Whether we want to or not, each of us will die someday. Many of us, because we’ll have been dealing with a life-threatening illness, will know that “the end” is coming.

If you knew that you had a terminal illness, how would you want to spend your remaining time? How would you want to live your life?

Many people who are terminally ill, with six months or less to live, would prefer to live, be cared for and die at home. Those who would prefer this approach should consider the “hospice” option.

What Hospice Does

In hospice care, a team of physicians, nurses, social workers, volunteers and bereavement counselors provides medical care and emotional support to patients and their families. Hospice emphasizes the participation of families and friends in the home-based care of a family member. Hospice teams can also provide their services in a skilled nursing facility, if the patient’s situation requires.

In hospice care, the emphasis is on providing an appropriate level of medical care with the intent of keeping a person comfortable and pain-free, rather than aggressively treating a patient with the intent of curing their illness. Alleviating pain is a primary concern for hospice patients and it is the most important form of “comfort” (or “palliative”) care that hospice teams provide. Medications are given on a regular schedule for the purpose of preventing a patient’s chronic pain from occurring, rather than reacting to the patient’s pain symptoms after they occur.

Dealing with Death

Helping patients and their families in their adjustment to the reality of an impending death is an important part of the hospice approach. Hospice workers try to counsel and educate patients and their families during the patient’s illness so that the family is grieving together and sharing their loss during the dying period. The hospice approach allows patients to die in peace and dignity with the presence and support of their families.

Most hospices provide continuing contact and support for caregivers for up to a year following the death of a loved one. Many also sponsor bereavement groups for anyone in the community who has experienced the death of a family member or friend. Some hospice providers also conduct separate bereavement groups for children as young as three years old, through the teen years.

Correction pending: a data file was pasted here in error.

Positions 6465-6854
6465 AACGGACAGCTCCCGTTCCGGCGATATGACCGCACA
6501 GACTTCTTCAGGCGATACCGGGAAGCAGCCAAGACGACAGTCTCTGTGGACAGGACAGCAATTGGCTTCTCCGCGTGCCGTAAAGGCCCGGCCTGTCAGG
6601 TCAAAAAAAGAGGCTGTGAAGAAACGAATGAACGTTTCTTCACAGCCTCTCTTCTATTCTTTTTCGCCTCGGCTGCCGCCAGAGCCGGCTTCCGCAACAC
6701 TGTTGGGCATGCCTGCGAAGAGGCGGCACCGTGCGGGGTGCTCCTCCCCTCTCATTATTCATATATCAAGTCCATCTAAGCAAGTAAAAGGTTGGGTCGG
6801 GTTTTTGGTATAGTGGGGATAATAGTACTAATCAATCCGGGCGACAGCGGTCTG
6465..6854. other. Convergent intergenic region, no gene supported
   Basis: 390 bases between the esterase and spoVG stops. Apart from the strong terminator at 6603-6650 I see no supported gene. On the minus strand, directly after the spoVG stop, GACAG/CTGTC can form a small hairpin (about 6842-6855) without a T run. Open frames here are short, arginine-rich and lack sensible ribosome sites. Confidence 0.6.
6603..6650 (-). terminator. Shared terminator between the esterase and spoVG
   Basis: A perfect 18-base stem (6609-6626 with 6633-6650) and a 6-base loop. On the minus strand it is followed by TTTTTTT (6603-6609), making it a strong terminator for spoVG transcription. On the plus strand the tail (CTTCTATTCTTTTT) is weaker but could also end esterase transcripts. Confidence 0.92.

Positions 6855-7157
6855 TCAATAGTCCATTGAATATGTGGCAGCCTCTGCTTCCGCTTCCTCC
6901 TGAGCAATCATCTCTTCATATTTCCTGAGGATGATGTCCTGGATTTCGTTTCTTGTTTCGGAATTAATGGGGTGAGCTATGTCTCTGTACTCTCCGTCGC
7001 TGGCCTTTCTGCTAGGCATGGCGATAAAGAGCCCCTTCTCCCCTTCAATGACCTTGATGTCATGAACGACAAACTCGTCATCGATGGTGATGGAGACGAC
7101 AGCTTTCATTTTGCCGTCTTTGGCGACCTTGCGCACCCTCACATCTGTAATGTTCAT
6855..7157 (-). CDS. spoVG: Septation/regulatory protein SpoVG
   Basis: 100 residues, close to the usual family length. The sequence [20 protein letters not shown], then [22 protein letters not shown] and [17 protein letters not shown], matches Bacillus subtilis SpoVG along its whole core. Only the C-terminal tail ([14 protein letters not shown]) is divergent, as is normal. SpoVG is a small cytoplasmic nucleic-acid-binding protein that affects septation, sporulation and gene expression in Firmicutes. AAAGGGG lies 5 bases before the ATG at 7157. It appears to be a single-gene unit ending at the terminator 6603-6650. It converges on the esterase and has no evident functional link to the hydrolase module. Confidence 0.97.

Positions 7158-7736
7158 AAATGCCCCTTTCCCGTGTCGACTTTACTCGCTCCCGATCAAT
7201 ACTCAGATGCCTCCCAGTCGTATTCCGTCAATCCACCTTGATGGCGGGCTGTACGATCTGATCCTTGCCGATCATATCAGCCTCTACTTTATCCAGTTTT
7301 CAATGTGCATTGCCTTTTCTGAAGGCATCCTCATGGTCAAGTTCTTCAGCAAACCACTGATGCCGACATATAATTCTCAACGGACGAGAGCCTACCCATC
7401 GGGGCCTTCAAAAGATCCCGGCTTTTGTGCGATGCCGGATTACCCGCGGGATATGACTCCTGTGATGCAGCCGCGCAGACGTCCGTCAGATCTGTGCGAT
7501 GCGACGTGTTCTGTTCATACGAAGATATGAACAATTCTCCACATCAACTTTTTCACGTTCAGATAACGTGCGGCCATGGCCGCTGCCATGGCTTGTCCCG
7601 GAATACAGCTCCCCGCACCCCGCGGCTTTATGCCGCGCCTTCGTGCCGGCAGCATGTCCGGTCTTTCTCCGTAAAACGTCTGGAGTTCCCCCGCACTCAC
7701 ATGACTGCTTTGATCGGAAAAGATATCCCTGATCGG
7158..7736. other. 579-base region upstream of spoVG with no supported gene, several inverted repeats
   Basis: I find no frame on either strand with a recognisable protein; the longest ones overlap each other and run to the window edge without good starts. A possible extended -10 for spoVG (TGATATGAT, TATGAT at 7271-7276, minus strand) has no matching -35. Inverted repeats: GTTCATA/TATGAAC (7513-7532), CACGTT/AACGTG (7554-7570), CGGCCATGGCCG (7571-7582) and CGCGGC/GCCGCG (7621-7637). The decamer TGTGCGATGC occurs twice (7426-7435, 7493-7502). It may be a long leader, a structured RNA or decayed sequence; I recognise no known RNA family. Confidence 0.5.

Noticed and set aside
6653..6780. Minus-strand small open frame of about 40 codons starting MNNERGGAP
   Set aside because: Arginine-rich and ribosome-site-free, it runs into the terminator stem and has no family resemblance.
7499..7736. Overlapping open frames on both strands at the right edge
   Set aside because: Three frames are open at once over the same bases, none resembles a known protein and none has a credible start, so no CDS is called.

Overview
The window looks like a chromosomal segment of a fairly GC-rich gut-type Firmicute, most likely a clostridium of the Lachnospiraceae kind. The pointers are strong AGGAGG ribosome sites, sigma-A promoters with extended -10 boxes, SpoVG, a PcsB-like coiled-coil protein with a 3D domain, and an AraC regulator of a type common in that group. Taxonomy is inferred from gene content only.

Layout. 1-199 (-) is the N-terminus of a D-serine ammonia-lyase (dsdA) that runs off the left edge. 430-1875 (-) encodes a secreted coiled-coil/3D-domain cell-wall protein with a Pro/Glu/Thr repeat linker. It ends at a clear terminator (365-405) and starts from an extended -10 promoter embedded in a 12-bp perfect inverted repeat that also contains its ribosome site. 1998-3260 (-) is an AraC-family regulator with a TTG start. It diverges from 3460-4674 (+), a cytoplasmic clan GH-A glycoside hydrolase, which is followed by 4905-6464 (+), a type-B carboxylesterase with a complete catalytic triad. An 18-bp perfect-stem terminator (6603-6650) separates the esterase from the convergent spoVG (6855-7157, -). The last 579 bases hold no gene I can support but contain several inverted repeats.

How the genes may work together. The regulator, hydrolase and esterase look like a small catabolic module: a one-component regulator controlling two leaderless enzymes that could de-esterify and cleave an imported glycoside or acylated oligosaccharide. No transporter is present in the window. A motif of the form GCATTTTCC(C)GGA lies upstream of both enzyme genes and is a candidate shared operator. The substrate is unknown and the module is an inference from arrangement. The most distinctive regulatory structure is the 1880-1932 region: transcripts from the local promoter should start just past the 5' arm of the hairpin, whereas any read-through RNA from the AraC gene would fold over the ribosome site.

The Money Part

Because the care of the patient is provided at home, often with the involvement of family members, home hospice care is less expensive than care in a hospital or skilled nursing facility. Medicare covers many of the direct patient services provided in a hospice setting, including durable medical equipment, pharmaceutical costs and medical care provided by physicians, nurses, therapists, home health aides, chaplains and social workers. Persons receiving Medicare should look for a Medicare-certified hospice program. Approximately two-thirds of hospice programs in the United States are approved for Medicare reimbursement.

Medi-Cal also will cover direct patient hospice services, for those who are eligible for Medi-Cal. In addition, many hospice providers are able to assist with costs not covered by Medicare or private insurance, for those in financial need.

The “Six-Months” Issue

Under current rules, before Medicare (and most private insurance) will cover the costs of hospice services, a person must be expected to have no more than six months to live. For many chronic illnesses, it is almost impossible to accurately predict specific life expectancy. The six-month time definition was only chosen since it reflects an average life expectancy for patients whose illnesses do not have known cures.

While some patients may live much longer than six months, others may pass away in just a few days. To qualify for hospice, all that is required is a treating physician’s certification that the patient’s life will probably end in the next six months.

Once a person starts to receive coverage for hospice care, the hospice provider will periodically review the recent prognosis. Even after the six month period has passed, an unlimited number of 60-day approval periods may ensure that hospice care shall continue, with no limitation on time. At the start of each period, the hospice doctor must merely recertify that the patient is terminally ill.

Not only is there no six month limit at which time hospice services will be terminated, but all hospice patients are free to leave the hospice system at any time. There is no question that a hospice patient whose health outlook just happens to improve will leave hospice care.

The “Giving Up” Issue

Unfortunately, the Medicare system is currently set up to require a choice be made between treating the underlying illness and receiving hospice services. In other words, to obtain hospice services one must decline further curative treatment of the underlying illness. This creates for many the feeling that choosing hospice means that we’re “giving up” on the patient, because we’re stopping treatment of the illness.

Other “Feelings” Issues

End-of-life issues can be very difficult for families to confront and discuss, and hospice care is not the right choice for everyone. And, in some cases families may be uncomfortable with the concept of a death occurring in the home.

Accessing Hospice Services

A patient’s primary physician is the person responsible for providing the initial referral to hospice services. Do not, however, assume that the physician will automatically suggest hospice services at the “right time.” A patient (family) may choose the hospice of their choice. The hospice staff can assist in raising the hospice question and communicating with the physician.

For help in finding a hospice service provider, and to obtain additional information on hospice issues, contact: